Bivalirudin Use and One-Month Outcome in the Context of Contemporary Antiplatelet Treatment: Insights from the Greek Antiplatelet Registry

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Abstract

Aims:

Little is known about the use of bivalirudin in “real life”. In the context of contemporary antiplatelet treatment, we aimed to assess bivalirudin treatment patterns and short-term (one-month) outcome.

Methods:

Greek Antiplatelet Registry (GRAPE) is a prospective, observational, multicenter cohort study of consecutive, moderate-to-high-risk acute coronary syndrome patients undergoing percutaneous coronary intervention (PCI). We assessed bivalirudin treatment patterns and predictive factors for its use. Combined in-hospital and one-month major adverse cardiovascular events (MACE, including death, myocardial infarction, urgent revascularization, and stroke), and bleeding events according to Bleeding Academic Research Consortium (BARC) criteria were analyzed after propensity matching.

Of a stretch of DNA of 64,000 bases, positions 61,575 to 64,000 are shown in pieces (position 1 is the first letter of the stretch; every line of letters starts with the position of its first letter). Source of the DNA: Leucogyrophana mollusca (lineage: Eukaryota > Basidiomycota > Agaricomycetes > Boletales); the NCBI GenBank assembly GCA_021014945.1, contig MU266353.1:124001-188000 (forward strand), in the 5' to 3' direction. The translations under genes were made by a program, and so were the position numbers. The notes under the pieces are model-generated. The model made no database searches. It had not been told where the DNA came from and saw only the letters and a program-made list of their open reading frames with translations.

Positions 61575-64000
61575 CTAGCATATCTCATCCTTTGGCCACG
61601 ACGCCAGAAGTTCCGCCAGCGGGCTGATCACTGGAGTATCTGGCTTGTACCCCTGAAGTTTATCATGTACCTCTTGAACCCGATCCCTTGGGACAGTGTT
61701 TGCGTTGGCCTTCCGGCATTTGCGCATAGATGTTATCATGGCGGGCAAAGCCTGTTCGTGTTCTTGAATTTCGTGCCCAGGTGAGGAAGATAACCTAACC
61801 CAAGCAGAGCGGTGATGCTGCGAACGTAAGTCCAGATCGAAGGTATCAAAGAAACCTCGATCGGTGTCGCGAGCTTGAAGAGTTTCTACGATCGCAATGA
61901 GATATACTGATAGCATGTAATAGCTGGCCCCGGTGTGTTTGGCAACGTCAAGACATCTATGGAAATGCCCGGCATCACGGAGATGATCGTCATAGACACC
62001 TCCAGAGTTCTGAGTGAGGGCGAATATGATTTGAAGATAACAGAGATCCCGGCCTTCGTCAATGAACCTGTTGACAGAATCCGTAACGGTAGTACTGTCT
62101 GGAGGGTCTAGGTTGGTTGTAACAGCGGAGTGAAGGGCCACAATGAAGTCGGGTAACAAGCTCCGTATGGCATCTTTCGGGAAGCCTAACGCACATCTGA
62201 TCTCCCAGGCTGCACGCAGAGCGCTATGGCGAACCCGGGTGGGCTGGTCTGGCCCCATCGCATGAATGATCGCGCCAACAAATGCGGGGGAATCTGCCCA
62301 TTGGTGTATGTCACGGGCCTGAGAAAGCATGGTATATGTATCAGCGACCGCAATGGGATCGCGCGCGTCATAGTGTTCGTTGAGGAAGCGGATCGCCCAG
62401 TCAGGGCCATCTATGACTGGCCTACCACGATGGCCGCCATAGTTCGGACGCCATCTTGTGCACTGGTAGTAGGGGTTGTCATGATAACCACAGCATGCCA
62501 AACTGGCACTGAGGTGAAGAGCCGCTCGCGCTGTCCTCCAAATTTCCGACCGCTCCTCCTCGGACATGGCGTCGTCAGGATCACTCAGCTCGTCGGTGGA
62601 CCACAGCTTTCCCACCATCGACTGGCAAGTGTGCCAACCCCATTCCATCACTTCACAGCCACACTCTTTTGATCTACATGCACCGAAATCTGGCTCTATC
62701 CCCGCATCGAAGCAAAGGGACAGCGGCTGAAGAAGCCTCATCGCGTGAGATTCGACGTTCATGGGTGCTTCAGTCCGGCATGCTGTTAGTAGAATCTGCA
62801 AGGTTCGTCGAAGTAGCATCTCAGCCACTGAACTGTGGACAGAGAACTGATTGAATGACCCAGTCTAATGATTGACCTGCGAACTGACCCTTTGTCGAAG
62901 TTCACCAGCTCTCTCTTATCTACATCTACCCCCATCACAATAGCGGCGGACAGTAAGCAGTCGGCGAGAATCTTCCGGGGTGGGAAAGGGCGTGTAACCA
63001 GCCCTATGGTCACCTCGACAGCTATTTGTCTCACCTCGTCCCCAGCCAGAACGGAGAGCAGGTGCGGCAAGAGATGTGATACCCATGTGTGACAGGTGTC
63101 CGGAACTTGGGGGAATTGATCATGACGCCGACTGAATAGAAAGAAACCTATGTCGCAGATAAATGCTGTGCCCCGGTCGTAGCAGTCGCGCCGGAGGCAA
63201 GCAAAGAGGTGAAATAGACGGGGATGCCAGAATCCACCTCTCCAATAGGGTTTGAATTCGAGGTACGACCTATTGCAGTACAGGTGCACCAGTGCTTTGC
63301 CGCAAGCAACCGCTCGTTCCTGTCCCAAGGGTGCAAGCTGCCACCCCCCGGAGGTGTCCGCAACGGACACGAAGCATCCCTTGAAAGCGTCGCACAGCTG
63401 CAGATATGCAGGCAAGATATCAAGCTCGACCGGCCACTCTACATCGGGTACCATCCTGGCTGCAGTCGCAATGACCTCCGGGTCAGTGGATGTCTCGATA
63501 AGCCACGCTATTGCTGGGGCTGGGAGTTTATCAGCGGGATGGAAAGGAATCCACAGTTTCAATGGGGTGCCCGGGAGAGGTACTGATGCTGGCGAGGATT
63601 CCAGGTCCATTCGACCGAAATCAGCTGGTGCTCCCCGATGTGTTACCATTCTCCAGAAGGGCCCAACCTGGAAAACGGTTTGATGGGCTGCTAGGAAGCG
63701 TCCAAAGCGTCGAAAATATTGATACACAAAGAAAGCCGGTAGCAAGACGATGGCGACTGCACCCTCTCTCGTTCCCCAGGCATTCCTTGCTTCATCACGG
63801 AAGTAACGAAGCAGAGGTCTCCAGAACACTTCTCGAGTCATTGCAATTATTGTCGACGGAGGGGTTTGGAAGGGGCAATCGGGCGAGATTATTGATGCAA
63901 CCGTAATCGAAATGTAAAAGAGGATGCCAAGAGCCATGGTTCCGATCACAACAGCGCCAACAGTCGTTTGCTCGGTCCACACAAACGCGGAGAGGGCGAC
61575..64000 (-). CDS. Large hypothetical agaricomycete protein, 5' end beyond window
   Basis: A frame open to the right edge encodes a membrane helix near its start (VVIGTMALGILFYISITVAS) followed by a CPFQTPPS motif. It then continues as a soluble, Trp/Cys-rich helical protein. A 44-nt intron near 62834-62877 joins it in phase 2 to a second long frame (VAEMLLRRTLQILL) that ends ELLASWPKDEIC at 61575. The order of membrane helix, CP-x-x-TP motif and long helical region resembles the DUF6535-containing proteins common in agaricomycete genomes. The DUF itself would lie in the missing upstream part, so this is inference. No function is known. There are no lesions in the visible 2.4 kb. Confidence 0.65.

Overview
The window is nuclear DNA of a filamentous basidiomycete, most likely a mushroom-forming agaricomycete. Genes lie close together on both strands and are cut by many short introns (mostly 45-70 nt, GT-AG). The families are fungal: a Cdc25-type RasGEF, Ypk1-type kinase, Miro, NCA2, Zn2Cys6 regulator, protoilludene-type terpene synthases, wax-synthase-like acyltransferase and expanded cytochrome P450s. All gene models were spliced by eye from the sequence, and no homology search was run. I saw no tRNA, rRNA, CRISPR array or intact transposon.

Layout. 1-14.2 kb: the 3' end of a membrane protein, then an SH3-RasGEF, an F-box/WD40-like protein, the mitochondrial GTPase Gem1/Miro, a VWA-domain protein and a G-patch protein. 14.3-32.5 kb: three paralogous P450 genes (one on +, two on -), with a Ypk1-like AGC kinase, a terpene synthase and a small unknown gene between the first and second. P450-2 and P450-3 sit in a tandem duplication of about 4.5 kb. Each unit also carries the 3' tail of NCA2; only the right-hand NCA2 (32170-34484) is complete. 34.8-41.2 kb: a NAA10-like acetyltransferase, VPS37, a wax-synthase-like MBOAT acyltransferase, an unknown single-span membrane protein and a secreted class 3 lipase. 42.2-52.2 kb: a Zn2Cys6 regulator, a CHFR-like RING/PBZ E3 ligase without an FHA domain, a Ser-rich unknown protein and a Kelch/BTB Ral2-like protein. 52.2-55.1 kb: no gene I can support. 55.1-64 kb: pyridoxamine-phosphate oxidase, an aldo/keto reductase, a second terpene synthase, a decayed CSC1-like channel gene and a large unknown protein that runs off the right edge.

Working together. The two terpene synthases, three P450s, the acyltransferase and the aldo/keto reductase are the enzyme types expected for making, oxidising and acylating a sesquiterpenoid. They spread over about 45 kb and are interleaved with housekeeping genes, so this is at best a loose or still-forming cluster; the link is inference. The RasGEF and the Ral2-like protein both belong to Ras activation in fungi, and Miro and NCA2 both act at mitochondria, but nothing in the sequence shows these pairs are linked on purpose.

Results:

Of 2047 registered patients, 480 (23.4%) were treated with bivalirudin. Multivariate analysis (C statistic 0.77, 0.75–0.80 95% CIs, P < 0.001) revealed as factors favoring bivalirudin use primary PCI, radial arterial access, presentation with positive biomarkers and use of novel P2Y12 inhibitor, whereas IIb/IIIa inhibitor administration did not. Regional trends also affected bivalirudin's choice. In 370 propensity-matched pairs of patients who received or not bivalirudin, MACE, BARC type 1, 2 and 3 did not differ between groups: 4.1%, 21.9%, 3.2%, 3.5% and 5.1%, 18.9%, 2.7%, 4.3%, respectively, P = nonsignificant for all.

Conclusions:

In a “real life”, contemporary antiplatelet treatment registry, clinical, laboratory and logistic factors affect bivalirudin's choice, while there are no differences in one-month outcome between bivalirudin-treated and non-bivalirudin-treated patients.

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